Fresh Off Redistricting, ND Tribal Advocates Look for More Gains
MANDAN, N.D. -- Redistricting in North Dakota is now complete, but advocates for Native American voters say there is a lot to do between now and the next time district maps are drawn, in 2031. They hope to build off a key accomplishment in the most recent redrawing of district boundaries.
This fall, state lawmakers approved new maps which split House districts for the Fort Berthold and Turtle Mountain Indian Reservations.
Nicole Donaghy, executive director of the nonprofit North Dakota Native Vote, said they would like to see the same approach for all tribal communities. And over the next decade, she said they will keep pushing to have redistricting hearings on reservations when lawmakers revisit the issue.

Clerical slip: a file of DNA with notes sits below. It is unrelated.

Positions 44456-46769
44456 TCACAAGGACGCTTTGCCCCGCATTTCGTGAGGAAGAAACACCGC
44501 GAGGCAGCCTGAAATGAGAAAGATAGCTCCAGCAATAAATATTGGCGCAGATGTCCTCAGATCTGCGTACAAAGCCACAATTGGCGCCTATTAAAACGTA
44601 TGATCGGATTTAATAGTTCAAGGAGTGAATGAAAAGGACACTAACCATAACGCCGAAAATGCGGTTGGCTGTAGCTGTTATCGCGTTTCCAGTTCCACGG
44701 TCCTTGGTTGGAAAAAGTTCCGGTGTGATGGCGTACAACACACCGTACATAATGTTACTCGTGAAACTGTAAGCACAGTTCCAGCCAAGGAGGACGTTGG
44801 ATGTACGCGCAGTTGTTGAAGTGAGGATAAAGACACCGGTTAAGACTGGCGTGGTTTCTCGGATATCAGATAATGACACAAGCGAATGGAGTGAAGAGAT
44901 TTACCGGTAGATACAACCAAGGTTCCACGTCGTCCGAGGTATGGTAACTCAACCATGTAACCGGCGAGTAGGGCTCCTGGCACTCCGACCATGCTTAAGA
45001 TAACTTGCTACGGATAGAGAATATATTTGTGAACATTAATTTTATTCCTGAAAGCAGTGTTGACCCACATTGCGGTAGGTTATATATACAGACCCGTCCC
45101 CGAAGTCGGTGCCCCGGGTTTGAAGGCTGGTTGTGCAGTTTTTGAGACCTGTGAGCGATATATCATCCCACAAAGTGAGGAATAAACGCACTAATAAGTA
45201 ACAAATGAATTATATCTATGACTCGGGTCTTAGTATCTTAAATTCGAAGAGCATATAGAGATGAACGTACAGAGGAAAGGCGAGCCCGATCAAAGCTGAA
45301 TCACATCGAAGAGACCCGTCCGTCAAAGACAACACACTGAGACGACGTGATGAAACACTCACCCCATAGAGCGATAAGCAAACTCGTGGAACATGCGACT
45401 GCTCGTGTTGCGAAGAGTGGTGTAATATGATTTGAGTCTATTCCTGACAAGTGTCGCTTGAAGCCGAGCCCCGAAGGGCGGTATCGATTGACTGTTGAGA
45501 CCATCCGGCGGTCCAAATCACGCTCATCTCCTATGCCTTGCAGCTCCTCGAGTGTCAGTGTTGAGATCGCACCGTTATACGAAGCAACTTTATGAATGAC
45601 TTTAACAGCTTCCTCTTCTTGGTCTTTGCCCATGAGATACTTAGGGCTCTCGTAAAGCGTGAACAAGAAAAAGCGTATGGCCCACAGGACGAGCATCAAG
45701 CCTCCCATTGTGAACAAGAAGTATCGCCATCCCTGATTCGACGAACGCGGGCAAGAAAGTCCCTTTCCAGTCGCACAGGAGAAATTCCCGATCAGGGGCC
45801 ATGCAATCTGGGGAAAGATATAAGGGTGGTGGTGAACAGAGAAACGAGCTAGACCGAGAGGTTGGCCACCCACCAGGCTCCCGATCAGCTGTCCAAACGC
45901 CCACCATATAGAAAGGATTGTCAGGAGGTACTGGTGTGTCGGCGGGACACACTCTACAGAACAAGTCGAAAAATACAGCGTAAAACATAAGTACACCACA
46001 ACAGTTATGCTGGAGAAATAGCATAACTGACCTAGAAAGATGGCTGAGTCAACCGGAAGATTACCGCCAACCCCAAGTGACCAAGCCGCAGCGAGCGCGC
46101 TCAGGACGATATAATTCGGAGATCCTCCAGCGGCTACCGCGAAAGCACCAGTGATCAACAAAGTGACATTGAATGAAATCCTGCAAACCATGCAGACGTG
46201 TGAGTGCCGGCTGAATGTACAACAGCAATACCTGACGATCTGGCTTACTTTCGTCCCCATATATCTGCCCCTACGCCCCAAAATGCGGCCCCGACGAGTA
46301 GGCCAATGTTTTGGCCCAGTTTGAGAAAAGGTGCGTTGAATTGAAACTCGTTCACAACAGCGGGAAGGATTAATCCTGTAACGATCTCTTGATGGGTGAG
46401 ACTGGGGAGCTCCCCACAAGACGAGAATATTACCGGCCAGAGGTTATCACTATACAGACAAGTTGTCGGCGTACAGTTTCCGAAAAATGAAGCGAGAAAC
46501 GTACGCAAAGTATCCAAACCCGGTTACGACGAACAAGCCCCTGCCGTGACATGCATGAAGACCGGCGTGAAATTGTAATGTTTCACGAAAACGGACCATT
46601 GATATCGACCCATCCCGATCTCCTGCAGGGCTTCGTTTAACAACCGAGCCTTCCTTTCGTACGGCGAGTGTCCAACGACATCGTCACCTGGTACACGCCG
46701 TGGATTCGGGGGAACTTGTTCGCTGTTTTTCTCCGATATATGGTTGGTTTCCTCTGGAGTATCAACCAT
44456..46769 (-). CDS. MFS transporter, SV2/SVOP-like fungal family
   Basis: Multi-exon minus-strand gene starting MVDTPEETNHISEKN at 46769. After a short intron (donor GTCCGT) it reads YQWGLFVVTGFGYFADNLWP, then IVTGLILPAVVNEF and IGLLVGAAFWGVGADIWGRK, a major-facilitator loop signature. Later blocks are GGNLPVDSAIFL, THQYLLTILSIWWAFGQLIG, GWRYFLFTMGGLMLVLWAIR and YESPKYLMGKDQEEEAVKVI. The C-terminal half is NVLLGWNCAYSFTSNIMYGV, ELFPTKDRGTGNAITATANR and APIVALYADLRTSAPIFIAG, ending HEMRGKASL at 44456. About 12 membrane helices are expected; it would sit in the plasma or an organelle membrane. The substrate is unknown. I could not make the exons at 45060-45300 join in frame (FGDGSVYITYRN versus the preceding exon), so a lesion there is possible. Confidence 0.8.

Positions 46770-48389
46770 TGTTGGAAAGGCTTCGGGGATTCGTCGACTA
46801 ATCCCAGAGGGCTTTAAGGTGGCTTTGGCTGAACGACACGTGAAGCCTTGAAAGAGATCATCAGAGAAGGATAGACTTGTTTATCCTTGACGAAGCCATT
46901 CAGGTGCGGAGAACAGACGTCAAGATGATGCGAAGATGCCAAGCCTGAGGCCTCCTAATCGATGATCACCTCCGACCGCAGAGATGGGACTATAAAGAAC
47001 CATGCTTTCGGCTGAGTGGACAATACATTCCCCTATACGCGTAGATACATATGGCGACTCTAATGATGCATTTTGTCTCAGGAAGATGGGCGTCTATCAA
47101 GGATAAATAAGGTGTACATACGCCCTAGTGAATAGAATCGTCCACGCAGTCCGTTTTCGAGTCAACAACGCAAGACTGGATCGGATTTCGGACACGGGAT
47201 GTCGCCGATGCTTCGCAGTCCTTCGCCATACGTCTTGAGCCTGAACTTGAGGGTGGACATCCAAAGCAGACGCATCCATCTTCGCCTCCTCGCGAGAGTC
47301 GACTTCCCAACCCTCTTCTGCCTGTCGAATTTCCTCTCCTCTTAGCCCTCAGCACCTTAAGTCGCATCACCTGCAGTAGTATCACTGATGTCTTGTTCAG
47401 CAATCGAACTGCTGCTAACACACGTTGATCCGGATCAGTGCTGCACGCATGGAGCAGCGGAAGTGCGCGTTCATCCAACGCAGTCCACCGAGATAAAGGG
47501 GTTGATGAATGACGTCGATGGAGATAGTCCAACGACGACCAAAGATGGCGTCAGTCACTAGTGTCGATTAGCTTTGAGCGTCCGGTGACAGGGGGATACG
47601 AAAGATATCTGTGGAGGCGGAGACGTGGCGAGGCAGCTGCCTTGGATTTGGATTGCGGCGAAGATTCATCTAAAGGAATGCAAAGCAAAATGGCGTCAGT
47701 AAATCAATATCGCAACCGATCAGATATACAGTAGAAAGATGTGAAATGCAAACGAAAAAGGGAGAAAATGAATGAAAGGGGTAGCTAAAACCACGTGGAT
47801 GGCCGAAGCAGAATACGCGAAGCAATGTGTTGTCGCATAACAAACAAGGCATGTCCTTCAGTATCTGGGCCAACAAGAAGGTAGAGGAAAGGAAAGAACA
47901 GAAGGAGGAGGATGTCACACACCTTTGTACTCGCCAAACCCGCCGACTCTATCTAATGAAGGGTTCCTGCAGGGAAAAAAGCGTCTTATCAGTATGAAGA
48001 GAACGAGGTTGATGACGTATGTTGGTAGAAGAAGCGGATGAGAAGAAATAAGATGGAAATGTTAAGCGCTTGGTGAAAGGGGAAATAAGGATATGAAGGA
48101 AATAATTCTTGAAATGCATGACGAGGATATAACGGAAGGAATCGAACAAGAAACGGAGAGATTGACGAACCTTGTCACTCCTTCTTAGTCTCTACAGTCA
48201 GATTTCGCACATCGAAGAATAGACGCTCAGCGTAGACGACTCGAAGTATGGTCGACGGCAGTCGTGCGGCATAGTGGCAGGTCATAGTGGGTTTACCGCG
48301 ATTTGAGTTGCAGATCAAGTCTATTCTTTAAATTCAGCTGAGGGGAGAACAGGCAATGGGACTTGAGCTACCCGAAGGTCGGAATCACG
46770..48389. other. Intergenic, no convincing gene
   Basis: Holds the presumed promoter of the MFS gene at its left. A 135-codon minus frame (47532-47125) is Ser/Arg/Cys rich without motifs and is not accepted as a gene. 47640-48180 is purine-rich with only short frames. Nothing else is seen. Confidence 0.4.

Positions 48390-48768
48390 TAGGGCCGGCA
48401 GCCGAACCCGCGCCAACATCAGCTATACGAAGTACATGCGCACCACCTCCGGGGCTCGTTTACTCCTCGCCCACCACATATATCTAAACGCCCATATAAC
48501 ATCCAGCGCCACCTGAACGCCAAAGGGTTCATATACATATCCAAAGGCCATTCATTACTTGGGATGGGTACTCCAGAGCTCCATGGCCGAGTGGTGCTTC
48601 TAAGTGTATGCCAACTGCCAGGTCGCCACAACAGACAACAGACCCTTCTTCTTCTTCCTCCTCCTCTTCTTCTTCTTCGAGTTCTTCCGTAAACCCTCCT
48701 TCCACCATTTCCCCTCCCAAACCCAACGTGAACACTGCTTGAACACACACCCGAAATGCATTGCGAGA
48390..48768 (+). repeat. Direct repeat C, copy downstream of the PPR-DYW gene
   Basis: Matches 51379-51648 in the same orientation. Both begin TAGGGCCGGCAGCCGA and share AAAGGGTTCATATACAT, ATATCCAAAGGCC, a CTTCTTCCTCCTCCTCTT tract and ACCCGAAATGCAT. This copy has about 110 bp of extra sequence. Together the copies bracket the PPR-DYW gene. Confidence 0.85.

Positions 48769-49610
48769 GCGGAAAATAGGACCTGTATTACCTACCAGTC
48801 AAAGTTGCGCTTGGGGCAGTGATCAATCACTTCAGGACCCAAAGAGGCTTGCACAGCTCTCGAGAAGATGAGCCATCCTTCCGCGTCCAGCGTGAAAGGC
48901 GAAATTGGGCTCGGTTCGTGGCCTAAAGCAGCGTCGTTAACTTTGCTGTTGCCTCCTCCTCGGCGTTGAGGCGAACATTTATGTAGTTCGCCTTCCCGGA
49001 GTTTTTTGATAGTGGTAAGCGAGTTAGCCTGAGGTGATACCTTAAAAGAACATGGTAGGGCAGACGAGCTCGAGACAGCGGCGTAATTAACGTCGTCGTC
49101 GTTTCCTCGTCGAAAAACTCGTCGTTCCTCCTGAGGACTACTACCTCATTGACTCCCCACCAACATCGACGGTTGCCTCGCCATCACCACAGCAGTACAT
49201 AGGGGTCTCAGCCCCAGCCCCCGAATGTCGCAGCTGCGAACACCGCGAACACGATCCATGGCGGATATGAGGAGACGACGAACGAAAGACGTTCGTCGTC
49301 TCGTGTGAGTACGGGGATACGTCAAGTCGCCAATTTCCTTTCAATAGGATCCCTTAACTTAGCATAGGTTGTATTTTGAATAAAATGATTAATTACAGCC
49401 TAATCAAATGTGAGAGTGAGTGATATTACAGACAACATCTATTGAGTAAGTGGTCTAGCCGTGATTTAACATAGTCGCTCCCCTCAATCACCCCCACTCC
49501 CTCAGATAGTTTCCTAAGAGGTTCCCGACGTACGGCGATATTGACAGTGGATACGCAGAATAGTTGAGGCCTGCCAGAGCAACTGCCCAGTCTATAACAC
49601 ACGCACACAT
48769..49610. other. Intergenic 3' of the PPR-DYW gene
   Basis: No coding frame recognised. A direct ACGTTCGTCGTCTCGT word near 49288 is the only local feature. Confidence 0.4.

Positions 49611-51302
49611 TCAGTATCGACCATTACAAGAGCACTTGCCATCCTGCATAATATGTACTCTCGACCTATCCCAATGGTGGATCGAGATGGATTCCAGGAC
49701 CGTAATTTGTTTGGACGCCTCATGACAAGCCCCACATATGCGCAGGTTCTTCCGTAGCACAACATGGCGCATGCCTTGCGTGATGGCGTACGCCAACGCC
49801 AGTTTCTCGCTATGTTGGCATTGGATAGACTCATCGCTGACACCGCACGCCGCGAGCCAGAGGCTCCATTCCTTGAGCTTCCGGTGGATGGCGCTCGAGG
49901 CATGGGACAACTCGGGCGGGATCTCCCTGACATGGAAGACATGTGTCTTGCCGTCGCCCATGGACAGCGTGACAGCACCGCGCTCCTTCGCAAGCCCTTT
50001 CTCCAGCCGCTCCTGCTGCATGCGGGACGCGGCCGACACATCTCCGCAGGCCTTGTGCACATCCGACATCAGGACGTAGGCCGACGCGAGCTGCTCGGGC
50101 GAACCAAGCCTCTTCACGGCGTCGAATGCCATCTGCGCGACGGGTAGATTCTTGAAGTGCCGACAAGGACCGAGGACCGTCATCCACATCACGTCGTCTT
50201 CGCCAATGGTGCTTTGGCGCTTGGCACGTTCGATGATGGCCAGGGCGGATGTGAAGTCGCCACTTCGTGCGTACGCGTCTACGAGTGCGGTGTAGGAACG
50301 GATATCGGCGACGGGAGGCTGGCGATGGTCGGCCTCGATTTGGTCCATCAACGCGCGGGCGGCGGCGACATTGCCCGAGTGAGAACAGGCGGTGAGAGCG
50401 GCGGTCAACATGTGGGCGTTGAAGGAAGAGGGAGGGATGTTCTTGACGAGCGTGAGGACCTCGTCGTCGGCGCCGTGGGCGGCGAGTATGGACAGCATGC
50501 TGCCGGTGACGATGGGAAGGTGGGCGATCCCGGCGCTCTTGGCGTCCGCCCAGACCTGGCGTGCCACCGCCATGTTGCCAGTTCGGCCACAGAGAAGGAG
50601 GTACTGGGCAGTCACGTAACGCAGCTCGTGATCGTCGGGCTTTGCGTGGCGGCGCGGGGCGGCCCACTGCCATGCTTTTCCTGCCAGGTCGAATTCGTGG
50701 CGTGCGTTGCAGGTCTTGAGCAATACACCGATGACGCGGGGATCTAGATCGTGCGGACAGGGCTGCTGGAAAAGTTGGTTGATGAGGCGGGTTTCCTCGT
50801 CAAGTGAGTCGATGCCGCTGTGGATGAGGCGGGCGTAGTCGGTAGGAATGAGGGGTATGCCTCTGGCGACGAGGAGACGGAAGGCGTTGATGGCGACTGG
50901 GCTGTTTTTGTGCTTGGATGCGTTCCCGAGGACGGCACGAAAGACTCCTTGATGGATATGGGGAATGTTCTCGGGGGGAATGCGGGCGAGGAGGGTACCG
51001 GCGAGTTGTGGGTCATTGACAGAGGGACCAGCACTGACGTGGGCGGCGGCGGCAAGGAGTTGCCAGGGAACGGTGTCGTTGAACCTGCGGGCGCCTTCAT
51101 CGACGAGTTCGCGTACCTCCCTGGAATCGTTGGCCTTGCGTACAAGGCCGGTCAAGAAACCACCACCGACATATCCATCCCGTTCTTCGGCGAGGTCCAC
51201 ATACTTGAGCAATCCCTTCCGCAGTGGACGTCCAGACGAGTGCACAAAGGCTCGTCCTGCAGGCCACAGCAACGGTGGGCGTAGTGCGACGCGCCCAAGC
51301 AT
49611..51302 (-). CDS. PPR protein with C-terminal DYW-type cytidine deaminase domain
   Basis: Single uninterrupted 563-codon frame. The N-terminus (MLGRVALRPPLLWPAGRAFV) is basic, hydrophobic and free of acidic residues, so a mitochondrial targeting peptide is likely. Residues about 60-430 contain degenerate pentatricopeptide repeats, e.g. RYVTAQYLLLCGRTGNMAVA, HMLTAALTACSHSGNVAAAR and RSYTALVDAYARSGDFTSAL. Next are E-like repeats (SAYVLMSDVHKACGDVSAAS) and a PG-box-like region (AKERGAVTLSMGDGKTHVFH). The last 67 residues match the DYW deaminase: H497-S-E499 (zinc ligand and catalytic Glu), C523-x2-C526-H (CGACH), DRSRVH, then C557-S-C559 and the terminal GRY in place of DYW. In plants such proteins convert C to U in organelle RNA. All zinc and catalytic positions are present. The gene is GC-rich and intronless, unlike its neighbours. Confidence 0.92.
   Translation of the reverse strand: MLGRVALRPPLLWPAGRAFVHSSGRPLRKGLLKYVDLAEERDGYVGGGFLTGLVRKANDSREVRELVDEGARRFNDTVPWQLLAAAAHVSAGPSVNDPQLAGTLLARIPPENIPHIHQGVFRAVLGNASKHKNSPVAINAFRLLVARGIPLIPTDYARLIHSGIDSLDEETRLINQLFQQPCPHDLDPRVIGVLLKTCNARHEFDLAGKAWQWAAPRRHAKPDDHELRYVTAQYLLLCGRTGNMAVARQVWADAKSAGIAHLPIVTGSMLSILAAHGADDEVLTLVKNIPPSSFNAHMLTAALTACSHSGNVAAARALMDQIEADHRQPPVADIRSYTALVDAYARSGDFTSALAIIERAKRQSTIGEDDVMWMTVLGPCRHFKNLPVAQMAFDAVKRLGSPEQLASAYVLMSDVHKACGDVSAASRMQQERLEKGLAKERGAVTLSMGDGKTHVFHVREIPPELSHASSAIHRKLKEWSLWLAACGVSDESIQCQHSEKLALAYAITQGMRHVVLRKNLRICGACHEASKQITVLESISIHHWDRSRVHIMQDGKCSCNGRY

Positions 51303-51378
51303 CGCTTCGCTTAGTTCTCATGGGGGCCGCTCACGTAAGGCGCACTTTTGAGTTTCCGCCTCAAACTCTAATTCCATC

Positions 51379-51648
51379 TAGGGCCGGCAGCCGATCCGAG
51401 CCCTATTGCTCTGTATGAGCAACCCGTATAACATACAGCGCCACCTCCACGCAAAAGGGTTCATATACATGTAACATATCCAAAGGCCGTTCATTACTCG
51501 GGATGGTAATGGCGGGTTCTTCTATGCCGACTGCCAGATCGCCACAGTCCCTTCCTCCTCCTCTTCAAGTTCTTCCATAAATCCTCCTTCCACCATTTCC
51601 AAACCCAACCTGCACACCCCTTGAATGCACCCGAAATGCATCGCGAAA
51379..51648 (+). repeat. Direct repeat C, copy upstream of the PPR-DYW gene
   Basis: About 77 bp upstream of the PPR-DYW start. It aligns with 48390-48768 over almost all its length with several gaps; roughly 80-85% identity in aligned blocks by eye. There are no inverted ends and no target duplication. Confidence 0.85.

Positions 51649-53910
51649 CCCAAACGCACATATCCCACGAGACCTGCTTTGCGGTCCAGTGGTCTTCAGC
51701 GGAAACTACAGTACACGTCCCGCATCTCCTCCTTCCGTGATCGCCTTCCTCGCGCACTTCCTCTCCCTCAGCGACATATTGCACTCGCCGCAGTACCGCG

"We need to be better prepared; we need to find a way to make it inclusive," Donaghy explained. "We need to include every ability that we have to include technology in the process, and that way, we're creating equity."
This fall, public hearings did include online participation, but tribal advocates argued it can be harder to access technology on reservations. In addition to in-person meetings, they hope workable solutions for virtual engagement can be found.
As for the new split districts, Donaghy pointed out they open the door to seeing the communities elect lawmakers who have their constituents' best interests at heart.
"The benefits of that is having the representation," Donaghy contended. "It draws self-interest to the communities. You know, voter turnout will increase, and so, there's a lot that rides on who is representing us."
Donaghy added her group will continue civic engagement on reservations to show how matters like these affect tribal members.
"So, we show them through custom content," Donaghy emphasized. "If we're working in Standing Rock, we'll have like content for Standing Rock."
Currently, only 1% of the North Dakota Legislature is made up of lawmakers who identify as Native American.